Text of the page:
The Law Office of Mark L. Hayes had a recent success in Gordon v. Hancock, No. COA-18-712 (N.C. Ct. App. Mar. 3, 2020), resulting in the reversal of a six-figure judgment against its client.
On appeal, Mr. Hayes argued that the trial court erred first in considering his client’s verified answer as an affidavit that could be used in summary judgment, and second in allowing a drafting error in that verified answer to be construed as an admission warranting summary judgment and hundreds of thousands of dollars in damages.
In the trial court, Mr. Hayes’ client represented himself and filed a combined motion to dismiss and verified answer. During this process, Mr. Hayes’ client accidentally denied one of the complaint’s allegations twice instead of responding to two side-by-side paragraphs of separate allegations. The opposing party then moved for summary judgment based on Mr. Hayes’ client’s response, which the trial court granted. Summary judgment, which keeps the case from reaching a jury, is appropriate when there is no genuine issue as to any material fact and the moving party is entitled to a judgment as a matter of law. The trial court took Mr. Hayes’ client’s accidental error as an admission to the allegation set forward in the opposing party’s complaint and deemed summary judgment proper. As part of ruling for the opposing party, Mr. Hayes’ client was also ordered to pay treble damages for one of the allegations.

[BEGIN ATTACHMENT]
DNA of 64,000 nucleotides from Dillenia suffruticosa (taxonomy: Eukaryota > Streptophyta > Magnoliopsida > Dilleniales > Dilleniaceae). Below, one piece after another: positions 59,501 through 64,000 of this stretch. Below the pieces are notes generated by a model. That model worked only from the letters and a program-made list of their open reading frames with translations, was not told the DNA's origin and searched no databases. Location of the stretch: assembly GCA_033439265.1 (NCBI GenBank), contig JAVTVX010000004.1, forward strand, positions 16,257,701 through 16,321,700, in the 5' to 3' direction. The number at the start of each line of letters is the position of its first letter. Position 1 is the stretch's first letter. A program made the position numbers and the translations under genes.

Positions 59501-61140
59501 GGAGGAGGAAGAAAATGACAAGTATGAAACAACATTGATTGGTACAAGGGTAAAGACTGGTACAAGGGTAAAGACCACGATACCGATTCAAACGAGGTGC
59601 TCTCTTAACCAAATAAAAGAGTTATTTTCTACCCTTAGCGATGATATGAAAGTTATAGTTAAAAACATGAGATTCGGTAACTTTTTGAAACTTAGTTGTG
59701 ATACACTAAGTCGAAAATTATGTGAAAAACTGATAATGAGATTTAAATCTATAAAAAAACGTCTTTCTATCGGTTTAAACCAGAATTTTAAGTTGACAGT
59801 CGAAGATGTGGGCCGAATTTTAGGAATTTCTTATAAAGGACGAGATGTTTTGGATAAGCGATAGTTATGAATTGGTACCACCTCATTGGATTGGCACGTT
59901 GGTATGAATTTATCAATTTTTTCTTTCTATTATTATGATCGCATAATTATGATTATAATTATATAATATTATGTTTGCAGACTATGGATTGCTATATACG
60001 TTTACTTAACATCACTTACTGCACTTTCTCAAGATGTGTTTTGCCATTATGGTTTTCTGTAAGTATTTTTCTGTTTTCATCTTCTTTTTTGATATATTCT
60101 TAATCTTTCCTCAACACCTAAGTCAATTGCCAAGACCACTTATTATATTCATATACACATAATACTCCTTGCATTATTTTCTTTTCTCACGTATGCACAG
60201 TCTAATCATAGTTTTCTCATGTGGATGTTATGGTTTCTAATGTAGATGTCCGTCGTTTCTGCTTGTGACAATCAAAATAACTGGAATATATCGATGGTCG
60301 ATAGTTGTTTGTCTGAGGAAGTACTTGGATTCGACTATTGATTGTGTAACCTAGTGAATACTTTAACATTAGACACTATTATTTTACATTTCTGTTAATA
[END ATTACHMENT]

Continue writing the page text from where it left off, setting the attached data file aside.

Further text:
On appeal, Mr. Hayes was first able to establish that the trial court erred when it did not consider his client’s verified answer as an affidavit in summary judgment, which had it been, there would have been genuine issues of material fact. Except for the single allegation of the complaint that Mr. Hayes’ client accidentally left unaddressed, he did deny material allegations central to the opposing party’s argument. Further, the opposing party did not move to strike Mr. Hayes’ client’s verified answer as an affidavit, which waived any objection to formal requirements of a procedural rule. The Court agreed with Mr. Hayes that the trial court did indeed err when granting summary judgment on his client’s mistake made purely by a drafting error.
The Court of Appeals also found that reversal of the trial court’s decision was proper because that court erred in its award of treble damages to the opposing party. The Court held the opposing party did not present any evidence to support the damages it tried to get through one of its allegations and those allegations were not based on actual knowledge. Because the opposing party could not back up its allegation beyond information and belief, the Court found the large sum of damages the opposing party requested against Mr. Hayes’ client was inappropriate.
Please been advised, however, that success in this case should not be construed as an indication this firm will be successful in any given future case, and you should consult with a license attorney to determine the viability of your own case.